Sep 18, 2020
Facebook, EssilorLuxottica team up to develop smart Ray-Bans
Sep 18, 2020
The alliance is part of a broader project Facebook is working on. The US group is keen to create stylish eyeglasses which also provide wearers with data and graphics on their surroundings, displayed within their field of vision, said Facebook’s founder Mark Zuckerberg on Wednesday.
Smart Ray-Bans “will be our first step on the road towards augmented-reality glasses, and they’ll be rather stylish,” said Zuckerberg, speaking at a conference on the latest innovations by the group's virtual reality platform Oculus.
The partnership will “combine Facebook's apps and technology with Luxottica’s industry leadership and iconic brands and Essilor’s expertise in ophthalmic lenses, to help consumers stay better connected with their friends and families,” said EssilorLuxottica in a separate press release.
Details about technical specifications were not disclosed, since the engineers working on ‘Project Aria’ are still going through the testing phase. “There is still a great deal of work to do on some of the key technologies,” said Zuckerberg.
Among the technical challenges, the development of sensors and of the features enabling software and cameras to chart in real time what the glasses’ wearer is seeing, in order to superimpose virtual images on this.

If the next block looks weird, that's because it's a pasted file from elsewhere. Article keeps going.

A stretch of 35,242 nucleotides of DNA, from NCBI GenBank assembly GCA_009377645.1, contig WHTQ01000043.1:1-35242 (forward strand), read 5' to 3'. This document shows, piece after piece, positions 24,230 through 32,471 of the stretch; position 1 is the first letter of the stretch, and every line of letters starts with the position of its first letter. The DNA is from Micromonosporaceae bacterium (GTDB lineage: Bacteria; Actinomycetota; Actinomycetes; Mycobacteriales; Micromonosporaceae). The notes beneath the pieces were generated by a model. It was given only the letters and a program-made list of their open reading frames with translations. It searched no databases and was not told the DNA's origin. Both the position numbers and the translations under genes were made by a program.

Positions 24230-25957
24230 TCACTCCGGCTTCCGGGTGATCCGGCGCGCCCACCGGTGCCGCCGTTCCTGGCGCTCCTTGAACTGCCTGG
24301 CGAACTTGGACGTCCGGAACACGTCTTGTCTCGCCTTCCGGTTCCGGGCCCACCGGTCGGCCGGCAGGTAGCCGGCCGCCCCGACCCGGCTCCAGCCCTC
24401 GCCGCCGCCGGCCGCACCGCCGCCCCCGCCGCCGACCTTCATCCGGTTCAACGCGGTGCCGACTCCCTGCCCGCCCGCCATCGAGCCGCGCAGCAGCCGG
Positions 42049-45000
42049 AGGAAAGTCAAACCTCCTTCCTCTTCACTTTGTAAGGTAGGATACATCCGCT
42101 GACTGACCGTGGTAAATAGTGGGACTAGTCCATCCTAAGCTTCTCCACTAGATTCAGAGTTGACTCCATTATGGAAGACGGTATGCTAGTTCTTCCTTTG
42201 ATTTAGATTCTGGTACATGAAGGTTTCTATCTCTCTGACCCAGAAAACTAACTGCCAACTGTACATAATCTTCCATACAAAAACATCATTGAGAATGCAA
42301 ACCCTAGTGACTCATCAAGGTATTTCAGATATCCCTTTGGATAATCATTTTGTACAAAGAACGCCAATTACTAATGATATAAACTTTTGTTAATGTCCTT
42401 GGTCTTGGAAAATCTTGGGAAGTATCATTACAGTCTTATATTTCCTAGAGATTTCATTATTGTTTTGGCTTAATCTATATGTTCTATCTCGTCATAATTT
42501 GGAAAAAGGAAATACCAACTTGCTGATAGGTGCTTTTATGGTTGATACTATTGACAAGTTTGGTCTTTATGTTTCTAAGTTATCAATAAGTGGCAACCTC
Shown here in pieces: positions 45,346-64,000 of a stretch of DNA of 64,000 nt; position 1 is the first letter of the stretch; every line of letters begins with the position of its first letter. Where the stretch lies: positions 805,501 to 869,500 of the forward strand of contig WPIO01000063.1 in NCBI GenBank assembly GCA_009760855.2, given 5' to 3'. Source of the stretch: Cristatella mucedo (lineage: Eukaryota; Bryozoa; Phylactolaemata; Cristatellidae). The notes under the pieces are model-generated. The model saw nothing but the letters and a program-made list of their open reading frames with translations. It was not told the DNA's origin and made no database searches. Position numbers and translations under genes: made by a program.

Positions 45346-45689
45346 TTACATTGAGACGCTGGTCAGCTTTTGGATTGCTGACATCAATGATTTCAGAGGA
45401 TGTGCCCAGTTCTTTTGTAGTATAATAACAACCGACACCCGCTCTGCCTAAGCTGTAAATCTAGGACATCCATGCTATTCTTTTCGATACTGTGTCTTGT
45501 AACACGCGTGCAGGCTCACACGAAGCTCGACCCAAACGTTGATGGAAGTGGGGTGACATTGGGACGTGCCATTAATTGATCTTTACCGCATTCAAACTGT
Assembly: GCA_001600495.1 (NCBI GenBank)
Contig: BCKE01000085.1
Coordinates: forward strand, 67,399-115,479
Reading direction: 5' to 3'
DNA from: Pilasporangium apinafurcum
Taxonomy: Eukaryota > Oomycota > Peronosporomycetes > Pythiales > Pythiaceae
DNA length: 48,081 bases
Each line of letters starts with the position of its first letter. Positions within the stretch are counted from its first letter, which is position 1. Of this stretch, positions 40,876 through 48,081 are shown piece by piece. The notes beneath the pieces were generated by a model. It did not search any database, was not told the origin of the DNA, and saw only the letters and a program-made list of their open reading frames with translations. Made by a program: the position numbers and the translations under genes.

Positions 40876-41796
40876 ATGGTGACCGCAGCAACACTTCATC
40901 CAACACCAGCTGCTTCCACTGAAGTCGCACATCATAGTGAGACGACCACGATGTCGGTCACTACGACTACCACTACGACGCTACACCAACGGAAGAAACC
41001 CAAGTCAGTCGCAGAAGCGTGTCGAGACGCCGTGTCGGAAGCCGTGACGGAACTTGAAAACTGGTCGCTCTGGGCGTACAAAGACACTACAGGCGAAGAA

“Imagine a pair of glasses that provides a host of supplementary 3D information that is useful and relevant depending on [the wearer’s] context, in addition to what the eyes are observing,” said Facebook in a presentation of the new project, adding that “such a tool could help us accomplish daily tasks like finding our house keys, travelling around an unfamiliar city, or recording a special moment. But it could also promote a whole new way of moving around in the world.”
Facebook is regularly criticised for failing to protect its users’ privacy, and underlined that the latter element is one of the project's priorities.
The group seems to be keen to avoid the criticism that surrounded the launch of Google Glasses in 2013. These were notably controversial because their photo and video cameras could film and take pictures surreptitiously.
Google eventually dropped plans to put the product on the market, before launching connected glasses for professional use in 2017.
Wearers of the first prototypes of Facebook glasses will only be authorised to record images at Facebook's offices, in their own homes and in public areas, but not inside venues like for example stores or restaurants, without the venues’ written consent.
On Wednesday, Zuckerberg also presented the second generation of Oculus Quest VR headsets, a lighter, more powerful version. At $299.99, the new version’s starting price in the USA is cheaper than the previous version's.
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